CPS caseload sizes at ‘unmanageable levels’ in Monroe County

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ROCHESTER, N.Y. – March is National Child Abuse Prevention Month, and while Monroe County has hired 50 new people to investigate complaints of abuse and neglect, those caseworkers are nowhere near ready to hit the streets. That means the current CPS workers are overburdened and exhausted with caseloads higher than they’ve ever seen before.    

The good news is that 26 new CPS case workers started this week, and another 24 will begin work next week in Monroe County. 

“Hopefully, if they’re trained and they do stick around, we will have possibly 10 new teams of caseworkers,” says Jessica Kilpatrick, senior CPS caseworker. 

Kilpatrick wanted to make sure that the Monroe County legislature knew just how dire the current situation is so, she spoke at their meeting on Thursday evening.

“We are still completely burdened because these people are not trained,” she said, “most caseworkers that are on full rotation have caseload sizes between 50 and 60.”

Just a few years ago, the Monroe County legislature considered capping each CPS worker at 15 cases, now they’re more than triple that. 

At an event earlier in the day Thursday, the Monroe County Commissioner of Human Services briefly addressed the burden.

“I know how hard and intimately our team works, how blessed we are, it’s not an easy job but they show up and they show out every single day,” she said.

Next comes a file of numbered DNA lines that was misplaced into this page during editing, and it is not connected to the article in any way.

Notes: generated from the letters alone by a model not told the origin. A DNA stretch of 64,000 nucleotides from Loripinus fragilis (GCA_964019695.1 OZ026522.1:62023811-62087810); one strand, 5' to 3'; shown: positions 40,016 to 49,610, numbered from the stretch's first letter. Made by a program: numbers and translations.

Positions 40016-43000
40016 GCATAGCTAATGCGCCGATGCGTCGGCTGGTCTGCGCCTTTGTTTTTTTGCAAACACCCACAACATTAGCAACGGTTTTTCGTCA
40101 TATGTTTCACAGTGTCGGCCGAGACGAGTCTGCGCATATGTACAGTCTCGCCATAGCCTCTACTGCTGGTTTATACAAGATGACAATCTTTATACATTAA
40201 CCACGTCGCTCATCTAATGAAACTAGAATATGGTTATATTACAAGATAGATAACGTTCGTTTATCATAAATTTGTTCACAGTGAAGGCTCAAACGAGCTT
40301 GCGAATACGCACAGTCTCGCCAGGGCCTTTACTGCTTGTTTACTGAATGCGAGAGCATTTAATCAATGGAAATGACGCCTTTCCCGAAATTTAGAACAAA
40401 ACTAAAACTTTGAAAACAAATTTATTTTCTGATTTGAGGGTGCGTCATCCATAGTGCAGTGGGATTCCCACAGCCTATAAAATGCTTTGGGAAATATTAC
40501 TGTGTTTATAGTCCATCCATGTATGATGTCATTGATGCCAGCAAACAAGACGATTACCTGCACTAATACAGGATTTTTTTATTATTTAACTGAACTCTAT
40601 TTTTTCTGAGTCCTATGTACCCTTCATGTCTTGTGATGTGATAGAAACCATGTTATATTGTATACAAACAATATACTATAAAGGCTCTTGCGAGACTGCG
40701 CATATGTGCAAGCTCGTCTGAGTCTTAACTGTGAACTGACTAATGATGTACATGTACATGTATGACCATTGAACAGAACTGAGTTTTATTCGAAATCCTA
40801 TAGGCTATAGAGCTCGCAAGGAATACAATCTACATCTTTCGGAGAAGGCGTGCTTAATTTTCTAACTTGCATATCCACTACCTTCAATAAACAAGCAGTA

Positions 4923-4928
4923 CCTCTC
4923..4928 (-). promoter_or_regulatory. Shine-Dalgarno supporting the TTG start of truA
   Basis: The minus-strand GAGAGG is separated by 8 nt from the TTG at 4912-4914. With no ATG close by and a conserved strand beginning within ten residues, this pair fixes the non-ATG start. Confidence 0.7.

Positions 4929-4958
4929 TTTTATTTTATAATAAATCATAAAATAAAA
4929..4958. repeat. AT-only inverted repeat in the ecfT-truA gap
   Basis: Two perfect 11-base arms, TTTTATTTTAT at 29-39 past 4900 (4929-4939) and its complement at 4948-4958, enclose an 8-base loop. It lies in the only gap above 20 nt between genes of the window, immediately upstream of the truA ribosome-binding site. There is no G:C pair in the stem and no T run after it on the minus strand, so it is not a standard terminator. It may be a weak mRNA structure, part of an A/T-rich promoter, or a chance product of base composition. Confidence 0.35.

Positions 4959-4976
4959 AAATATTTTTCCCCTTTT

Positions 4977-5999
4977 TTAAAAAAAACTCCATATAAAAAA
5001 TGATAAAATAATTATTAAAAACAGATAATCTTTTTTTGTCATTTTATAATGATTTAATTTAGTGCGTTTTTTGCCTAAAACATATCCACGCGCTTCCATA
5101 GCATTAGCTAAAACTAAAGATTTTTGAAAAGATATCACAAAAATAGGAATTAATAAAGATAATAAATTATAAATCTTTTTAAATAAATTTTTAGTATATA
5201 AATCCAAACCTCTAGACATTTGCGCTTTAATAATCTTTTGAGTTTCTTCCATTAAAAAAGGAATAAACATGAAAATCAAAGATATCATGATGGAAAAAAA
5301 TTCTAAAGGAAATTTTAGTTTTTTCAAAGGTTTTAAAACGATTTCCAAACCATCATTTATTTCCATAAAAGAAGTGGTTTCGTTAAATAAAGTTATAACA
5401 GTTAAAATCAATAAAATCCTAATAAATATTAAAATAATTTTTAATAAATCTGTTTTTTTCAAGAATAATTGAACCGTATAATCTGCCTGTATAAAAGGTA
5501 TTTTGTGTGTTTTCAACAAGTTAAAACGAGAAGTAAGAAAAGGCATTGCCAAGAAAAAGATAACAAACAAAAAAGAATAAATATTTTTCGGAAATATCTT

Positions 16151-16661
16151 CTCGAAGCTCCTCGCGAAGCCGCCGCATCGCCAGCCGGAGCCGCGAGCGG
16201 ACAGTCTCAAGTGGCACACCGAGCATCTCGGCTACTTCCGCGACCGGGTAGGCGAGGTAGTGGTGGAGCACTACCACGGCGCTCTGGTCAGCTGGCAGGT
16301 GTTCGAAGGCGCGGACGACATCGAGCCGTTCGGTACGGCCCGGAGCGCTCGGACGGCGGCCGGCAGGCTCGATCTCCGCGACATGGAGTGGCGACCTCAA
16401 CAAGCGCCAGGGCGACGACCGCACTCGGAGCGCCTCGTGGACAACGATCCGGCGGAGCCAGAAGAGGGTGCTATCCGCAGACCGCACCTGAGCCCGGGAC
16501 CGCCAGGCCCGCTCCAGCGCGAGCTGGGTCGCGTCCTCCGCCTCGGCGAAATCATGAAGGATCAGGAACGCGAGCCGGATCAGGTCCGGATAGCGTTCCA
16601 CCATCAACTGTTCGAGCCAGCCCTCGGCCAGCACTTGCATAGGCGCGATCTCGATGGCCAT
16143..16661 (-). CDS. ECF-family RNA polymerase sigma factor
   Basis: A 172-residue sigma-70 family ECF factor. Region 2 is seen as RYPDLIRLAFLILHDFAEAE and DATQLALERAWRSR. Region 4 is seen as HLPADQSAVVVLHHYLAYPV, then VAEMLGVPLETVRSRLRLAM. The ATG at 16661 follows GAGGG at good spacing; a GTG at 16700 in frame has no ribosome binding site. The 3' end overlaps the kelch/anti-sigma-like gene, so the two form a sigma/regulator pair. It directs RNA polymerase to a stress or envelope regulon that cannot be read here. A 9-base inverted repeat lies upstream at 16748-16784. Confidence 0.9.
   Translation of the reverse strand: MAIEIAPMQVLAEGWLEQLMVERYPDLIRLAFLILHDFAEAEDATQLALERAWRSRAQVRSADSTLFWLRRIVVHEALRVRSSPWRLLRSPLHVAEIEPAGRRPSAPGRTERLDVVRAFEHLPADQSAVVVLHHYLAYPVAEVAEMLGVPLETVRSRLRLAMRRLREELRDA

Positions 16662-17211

There’s only so long the current caseworkers can maintain these caseloads.

“We are dealing with a number of really stressful safety issues and although we don’t have any solution really without addressing broader problems, we are doing the best we can,” Kilpatrick added. 

In a statement, the Federation of Social Workers which represents the caseworkers says:

Caseload sizes in Child Protective Services continue to be at unmanageable levels, far exceeding what experts in the field recommend. We, therefore, have serious concerns for children and families in our community that are in need of intervention and services. We are concerned as well about the impact this situation has on our caseworkers in terms of stress, low morale and burnout. We do acknowledge however, that the County appears to be making an honest effort to hire as many new caseworkers as possible, as quickly as possible. The union will continue to monitor the ongoing commitment and effectiveness of those efforts.”

The Commissioner of Human Services was not available for an interview on Friday but a spokeswoman for Monroe County sent the following statement:

 “Like all other employers, Monroe County has been challenged by our county having the lowest unemployment rate in three decades. To address staffing challenges, the county has implemented a $1,000 quarterly retention bonus through 2024 and increased pay rates across all job titles. Ensuring we safeguard our vulnerable children and families, county additionally initiated a robust recruitment campaign for caseworkers, resulting in the recent hire of 50 new staffers. Caseloads have increased due to the staffing challenges, however we expect those loads to decrease significantly as we onboard these new hires. There is not a two year training period for new case workers. There are six weeks of state-mandated and following that, all of our new case workers receive additional training, support and mentoring for at least 6 months. “